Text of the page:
The building pictured below was located at McArthur Drive and Ideal Avenue. It was built by Forest May and plastered by Ruhl Buskirk. Forest was our neighbor from across the street and as you may guess, they were paid in 'trade'. In those days few people had money so bartering became a way of life.
In the 1920s Fort Wayne was fortunate in having two wholesale grocery outlets, A.H. Perfect and G.E. Bursley. Dad chose the G.E. Bursley Homestore, featuring co-op advertising and volume purchasing power.
Bartering was good for everyone and was practiced in many forms. Mrs. Kimmel came to the store every Saturday in her horse and buggy. It was my job to tie the horse to the fencerow, while she took the interurban to town and back.
The farm finances were pretty well outlined...the big finances were in the hands of the husband...the egg & chicken business was in the hands of the wife. Mrs. Kimmel was no exception. I knew when I first saw her, what she would be bringing from the farm. A box of eggs neatly packed in plenty of oats. The oats protected the 5 or 6 dozen eggs from breaking and later...you guessed it...the oats were for the horse, with strict instructions on when to water and how to feed it.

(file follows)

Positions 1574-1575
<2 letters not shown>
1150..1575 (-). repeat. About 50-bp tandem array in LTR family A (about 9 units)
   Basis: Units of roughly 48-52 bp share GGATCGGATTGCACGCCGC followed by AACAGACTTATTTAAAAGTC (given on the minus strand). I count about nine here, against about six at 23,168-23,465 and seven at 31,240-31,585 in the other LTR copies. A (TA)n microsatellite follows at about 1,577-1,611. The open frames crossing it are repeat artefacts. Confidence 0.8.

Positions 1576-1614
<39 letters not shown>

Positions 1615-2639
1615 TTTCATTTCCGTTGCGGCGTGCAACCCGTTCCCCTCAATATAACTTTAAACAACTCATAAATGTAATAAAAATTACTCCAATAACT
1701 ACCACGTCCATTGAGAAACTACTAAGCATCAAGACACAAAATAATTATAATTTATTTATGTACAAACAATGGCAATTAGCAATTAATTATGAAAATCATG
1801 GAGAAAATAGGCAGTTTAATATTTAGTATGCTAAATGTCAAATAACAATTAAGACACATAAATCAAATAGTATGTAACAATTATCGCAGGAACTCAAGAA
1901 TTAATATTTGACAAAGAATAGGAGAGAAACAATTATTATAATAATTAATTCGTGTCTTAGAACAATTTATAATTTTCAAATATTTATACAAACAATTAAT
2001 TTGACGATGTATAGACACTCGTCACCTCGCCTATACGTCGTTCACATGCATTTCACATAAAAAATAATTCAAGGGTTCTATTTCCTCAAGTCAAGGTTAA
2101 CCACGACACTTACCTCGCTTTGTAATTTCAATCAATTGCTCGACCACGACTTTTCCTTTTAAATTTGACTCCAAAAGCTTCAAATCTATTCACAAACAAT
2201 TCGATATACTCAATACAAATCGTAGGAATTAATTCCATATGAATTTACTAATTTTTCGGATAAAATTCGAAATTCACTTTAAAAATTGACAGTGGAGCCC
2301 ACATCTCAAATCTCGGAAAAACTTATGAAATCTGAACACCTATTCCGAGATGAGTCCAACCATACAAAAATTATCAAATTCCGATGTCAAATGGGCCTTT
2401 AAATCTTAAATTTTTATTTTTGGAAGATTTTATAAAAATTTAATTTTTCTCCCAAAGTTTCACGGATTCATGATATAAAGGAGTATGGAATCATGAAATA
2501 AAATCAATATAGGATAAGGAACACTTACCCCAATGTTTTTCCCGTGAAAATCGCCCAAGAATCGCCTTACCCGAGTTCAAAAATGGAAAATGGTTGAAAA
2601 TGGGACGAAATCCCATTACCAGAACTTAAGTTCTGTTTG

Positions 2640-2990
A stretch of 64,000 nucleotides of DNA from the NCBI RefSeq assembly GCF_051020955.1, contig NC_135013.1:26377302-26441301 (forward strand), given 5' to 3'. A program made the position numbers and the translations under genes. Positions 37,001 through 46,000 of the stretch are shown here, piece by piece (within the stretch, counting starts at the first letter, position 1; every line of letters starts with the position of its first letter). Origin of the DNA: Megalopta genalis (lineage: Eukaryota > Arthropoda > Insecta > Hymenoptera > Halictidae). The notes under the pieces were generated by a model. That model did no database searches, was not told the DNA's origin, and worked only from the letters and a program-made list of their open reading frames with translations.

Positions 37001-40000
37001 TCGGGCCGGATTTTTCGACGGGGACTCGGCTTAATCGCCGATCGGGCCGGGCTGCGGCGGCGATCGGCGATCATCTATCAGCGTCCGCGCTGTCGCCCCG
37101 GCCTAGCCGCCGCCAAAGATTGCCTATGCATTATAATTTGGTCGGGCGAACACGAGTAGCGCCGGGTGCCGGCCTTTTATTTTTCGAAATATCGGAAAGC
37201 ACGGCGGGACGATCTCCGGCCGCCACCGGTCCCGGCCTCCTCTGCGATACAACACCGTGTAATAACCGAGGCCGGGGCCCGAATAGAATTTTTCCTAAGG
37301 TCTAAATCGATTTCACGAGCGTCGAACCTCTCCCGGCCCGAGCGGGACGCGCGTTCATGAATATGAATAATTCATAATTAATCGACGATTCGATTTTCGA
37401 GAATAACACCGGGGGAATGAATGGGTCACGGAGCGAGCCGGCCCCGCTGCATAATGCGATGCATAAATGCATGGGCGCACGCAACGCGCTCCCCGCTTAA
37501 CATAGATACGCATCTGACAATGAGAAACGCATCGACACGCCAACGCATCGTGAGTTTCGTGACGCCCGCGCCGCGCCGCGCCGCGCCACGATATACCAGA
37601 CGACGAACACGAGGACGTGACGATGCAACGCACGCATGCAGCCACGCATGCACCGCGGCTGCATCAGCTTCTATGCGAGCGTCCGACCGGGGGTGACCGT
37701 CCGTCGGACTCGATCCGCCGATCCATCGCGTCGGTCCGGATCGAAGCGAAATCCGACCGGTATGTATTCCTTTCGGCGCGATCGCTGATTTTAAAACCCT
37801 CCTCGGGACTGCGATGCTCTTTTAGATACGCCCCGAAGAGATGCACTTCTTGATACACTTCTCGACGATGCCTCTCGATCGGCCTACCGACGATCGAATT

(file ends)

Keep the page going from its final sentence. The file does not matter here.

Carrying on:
My other job was to count the eggs and put them up for sale. If it were springtime I was expected to hold each egg close to a light bulb and 'candle' it before offering it for sale. Upon her return from town, Mrs. Kimmel would make her weekly purchases and pay for them with her egg and chicken money. Very little money changed hands and all were happy.
A bygone service enjoyed by most farmers was a huckster, Dwight Campbell, and his wife Mable (Weaver). He had numerous country routs with his traveling grocery. The grocery was his truck, which had outside access doors on both sides with the back door opening for larger items. He stocked his truck with anything you would want and some things you wouldn't want. He catered to the farmers wife...she had egg and chicken money.